In looking at the models you suggested I drive, plekto, I am thinking you are suggesting cross-shopping strictly on price, as those models would be roughly the same price (the tC would be a bit more than the Fiesta SES and significantly more than the other two) but I am only interested in subcompact 4- or 5-doors, because I have sworn to myself I won't replace the Echo with a car that makes worse mileage and because I have little kids in the back often enough to value the extra doors.

    tC and Lancer mileage kinda sucks IMO, especially the tC's. Mazda2 and Fiesta will allow me to match the Echo, I'm very confident, and in fact if I went with the Fiesta I think I could improve on the 40 mpg I get now by a bit.

    A big drawback to the Fit is that I would probably drop a few points in fuel economy, so for me the Mazda is definitely leading in the race. The Fit would have to feel much more fun to drive than the Mazda to grab the prize at this point.

    I wish the 500 were already out - I would love to compare its drive to these others, even though it is only a 3-door. But I bet it's slow - I really want to check out the Abarth, which is still a year away.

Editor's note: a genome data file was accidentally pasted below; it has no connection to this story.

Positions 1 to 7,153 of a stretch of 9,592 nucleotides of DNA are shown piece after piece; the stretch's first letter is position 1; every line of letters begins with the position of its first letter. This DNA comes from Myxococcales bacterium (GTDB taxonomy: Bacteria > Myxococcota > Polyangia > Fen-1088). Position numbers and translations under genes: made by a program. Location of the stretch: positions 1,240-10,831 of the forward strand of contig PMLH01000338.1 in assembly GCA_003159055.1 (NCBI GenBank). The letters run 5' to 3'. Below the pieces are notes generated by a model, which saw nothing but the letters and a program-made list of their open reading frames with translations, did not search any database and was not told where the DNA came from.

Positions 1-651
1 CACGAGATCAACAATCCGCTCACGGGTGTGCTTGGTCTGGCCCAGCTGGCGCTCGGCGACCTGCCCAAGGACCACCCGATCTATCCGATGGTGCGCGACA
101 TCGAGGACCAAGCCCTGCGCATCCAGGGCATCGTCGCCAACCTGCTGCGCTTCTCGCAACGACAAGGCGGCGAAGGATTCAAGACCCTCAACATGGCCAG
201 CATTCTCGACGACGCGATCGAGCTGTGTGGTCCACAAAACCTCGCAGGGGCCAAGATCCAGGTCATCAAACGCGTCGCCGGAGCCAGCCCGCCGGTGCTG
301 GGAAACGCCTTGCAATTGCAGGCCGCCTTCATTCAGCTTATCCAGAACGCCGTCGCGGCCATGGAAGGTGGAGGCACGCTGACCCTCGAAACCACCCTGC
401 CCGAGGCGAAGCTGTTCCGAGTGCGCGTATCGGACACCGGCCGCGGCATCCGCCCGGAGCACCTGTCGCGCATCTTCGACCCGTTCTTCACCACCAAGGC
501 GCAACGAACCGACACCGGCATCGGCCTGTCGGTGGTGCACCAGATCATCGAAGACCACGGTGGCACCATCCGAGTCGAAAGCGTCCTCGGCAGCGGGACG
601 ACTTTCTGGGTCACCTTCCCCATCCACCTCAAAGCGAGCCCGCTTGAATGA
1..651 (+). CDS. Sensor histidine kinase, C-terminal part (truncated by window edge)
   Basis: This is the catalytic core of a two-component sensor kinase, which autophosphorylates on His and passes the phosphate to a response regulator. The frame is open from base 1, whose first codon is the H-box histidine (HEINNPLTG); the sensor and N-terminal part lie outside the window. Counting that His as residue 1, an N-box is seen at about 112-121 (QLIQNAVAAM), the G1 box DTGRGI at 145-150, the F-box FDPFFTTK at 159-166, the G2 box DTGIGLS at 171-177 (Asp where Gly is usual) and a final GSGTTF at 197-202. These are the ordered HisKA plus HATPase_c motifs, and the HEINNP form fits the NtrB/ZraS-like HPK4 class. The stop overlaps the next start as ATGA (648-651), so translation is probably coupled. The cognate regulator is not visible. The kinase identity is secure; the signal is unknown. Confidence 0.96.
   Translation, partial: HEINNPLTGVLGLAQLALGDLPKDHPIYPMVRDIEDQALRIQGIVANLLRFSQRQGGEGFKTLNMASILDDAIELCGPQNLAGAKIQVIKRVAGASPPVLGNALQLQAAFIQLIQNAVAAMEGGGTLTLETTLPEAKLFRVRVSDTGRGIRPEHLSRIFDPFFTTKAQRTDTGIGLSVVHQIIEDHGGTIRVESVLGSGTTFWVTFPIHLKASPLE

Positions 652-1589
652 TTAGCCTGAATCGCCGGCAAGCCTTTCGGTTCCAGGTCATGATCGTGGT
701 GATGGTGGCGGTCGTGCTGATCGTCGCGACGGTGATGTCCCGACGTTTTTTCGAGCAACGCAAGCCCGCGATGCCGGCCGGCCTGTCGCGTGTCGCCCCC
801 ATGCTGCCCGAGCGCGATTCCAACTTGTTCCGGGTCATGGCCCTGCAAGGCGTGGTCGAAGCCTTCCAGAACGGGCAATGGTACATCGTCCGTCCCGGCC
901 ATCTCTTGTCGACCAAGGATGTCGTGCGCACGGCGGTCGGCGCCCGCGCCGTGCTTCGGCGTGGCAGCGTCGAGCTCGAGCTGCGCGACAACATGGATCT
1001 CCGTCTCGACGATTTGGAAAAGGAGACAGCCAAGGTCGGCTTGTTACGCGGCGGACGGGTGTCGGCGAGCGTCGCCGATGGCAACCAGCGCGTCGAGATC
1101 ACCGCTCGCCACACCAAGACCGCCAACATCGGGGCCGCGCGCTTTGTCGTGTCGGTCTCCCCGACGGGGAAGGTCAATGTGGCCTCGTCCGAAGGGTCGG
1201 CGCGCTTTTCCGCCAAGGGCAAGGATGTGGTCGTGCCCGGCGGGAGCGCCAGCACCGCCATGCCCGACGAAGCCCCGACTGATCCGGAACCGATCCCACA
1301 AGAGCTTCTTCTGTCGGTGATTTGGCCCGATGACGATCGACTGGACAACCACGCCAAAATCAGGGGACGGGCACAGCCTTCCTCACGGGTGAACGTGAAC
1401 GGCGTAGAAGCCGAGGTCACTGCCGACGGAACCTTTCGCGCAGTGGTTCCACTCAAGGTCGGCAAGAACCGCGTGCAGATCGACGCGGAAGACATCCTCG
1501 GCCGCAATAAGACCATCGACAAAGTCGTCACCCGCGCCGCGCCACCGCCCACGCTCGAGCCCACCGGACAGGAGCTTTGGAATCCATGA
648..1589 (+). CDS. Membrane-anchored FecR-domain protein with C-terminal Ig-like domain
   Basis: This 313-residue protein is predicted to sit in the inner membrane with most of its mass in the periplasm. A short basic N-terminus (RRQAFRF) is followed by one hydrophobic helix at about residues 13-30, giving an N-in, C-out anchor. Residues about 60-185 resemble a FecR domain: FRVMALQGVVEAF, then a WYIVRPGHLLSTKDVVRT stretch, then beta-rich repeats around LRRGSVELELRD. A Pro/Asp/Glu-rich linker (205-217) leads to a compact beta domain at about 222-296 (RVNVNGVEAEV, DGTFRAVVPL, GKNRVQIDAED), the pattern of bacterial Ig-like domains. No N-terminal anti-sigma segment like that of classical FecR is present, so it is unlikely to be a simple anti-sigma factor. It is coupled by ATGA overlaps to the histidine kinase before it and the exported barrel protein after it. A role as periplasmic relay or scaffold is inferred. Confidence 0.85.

2013 Civic SI, 2009 Outback Sport 5-spd (stick)

  • ateixeiraateixeira Posts: 72,587
    I'm so glad, and I hope they call it the CR-X!
  • plektoplekto Posts: 3,706
    Well, that's the rub. If you want a good ride, 4 doors, and 35+mpg, you're down to a very narrow list. But there is a list. ;) The Fiat 500 is 2 door only and as small as a jellybean. It's like an estate version of a Smart car. And just about as slow unless you get the Abarth (which we won't in the U.S.)

    I also removed a ton of vehicles from the list because they got mediocre MPG or had issues like miserable suspension or lacked a manual. The Civic Si, RX8, and many many others were dropped, because if you want 28-30mpg highway, just get a Buick or Camry. They are cheap and nearly indestructible in a crash. More on this later...